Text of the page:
How to Quiet Your Bile

“Son”, said Father, as he stroked his voluminous gray mustache in a manner he hoped provoked an air of gravity, “there comes a time in a boy’s life when he must give up the toys of childhood, and take up the yoke of the… ship of manhood. Do you follow me, Son?”

“No, Father, I don’t,” said Young James, who was, in fact, lying, since he followed Father precisely, but loved more than anything to watch the old fellow squirm.

“Well Son, visa vie the matter at hand, and taking all things into consideration, uh…” Father now harrumphed, as he paused to re-group. A new tact was clearly called for. But which tact? Father tried to think. It was not easy for Father to think, because so few thoughts made their way to his olde brain. But he knew enough not to open his mouth again until he had a thought. Think, thought Father. A warm scone with melting clotted cream and strawberry jam would be lovely. No! Wrong thought. A cigar and a brandy would be nice. No! Wrong again. Ah ha! Father’s eyes lit up, a gleam filled his demeanor, and imposing authority beamed from his voluminous gray mustache.

“How old are you, Son?” Father rumbled.

“I’ll be twenty-one in two weeks Father, we’re having a party, and I believe there will be a cake involved. Didn’t you get the memo?” Young James had a snippy edge that made father feel like he was three quarters of an idiot, which was his fear to begin with.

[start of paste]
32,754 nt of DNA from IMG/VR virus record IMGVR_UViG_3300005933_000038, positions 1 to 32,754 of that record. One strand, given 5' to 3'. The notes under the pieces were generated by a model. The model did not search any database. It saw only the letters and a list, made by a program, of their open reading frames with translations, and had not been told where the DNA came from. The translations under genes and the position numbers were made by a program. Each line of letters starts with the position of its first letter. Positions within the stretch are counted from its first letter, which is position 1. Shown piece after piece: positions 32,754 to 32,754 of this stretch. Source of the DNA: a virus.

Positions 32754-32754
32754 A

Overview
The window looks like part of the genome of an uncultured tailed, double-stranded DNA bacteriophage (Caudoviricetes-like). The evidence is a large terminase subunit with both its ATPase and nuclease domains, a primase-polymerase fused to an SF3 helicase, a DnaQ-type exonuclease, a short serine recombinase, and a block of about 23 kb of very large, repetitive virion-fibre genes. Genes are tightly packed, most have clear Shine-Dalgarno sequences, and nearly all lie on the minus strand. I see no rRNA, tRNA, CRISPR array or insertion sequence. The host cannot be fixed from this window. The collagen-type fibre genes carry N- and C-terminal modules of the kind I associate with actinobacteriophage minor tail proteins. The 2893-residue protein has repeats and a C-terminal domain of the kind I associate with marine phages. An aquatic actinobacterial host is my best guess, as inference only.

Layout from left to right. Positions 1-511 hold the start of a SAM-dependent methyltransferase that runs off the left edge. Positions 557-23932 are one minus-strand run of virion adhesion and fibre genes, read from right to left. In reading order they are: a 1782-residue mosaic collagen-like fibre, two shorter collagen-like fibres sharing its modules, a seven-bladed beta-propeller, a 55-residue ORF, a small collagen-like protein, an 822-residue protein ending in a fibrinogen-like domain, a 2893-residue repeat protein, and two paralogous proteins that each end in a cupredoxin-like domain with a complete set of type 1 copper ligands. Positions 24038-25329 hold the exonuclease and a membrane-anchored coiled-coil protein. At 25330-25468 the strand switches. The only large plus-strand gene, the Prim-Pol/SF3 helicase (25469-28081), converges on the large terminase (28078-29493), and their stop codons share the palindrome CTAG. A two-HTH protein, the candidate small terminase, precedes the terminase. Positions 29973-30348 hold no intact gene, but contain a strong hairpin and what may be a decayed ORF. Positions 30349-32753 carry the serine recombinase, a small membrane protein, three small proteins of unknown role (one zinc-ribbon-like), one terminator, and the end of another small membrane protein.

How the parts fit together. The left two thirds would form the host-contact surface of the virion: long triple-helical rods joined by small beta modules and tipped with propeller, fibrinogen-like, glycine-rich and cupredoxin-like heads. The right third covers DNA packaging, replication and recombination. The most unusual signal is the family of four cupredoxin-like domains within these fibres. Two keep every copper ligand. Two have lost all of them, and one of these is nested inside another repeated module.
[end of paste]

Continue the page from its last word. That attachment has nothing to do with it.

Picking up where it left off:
“Ah yes,” said Father, trying to keep his momentum going through his son’s fusillade, “quite so, yes, well Son, it is incumbent upon a strapping young buck, when he comes of a certain age, to choose himself a doe. Now, Mother has informed me that she’s brought around several excellent specimens of heavily moneyed breeding stock and you’ve had nary a sniff of them. In fact, according to Mother, she says you spend all your time with this young Randall Twickendale-Finch, Lord Twickendale-Finch’s young welp, and Mother tells me he’s a rude rake, a raspscallion, a scalliwag and a ne’erdowell, a randy young dandy who has tongues wagging all over town at his nefarious carryings-on, kissing young willowy rouged fellows in public I’m told, and worse even. Shocking scandals I’m told. According to Mother, the young wag can’t be so much as invited into polite society, and you, apparently, are half a step behind.” Father thumped his desk, warming to his task, putting his cockles and muscles into it, “Mother believes it’s time for you to take stock of yourself, put your nose to your bootstraps, pull yourself up by the grindstone, and bloody well get on with it. Is that clear, son?” Father arched his huge eyebrow bushes, and furrowed deep his massive brow, which generally had the effect of crumbling the knees on the one he was arching them at. He felt for a moment that he had made his case so convincingly that his triumph was imminent, and allowed himself to swell and puff ever so slightly.

“No, actually, I’m not quite following you, Pater, what exactly are you getting at?” slithered snidely out of the side of Young James’ mouth, popping Father’s balloon just as it was fully inflating.

Father could feel his bile rising as his whippersnapper of a son sideswiped him. As it rose in his belly, he reached for his brandy and belted down a snort to combat the acid cloud headed straight at his heart.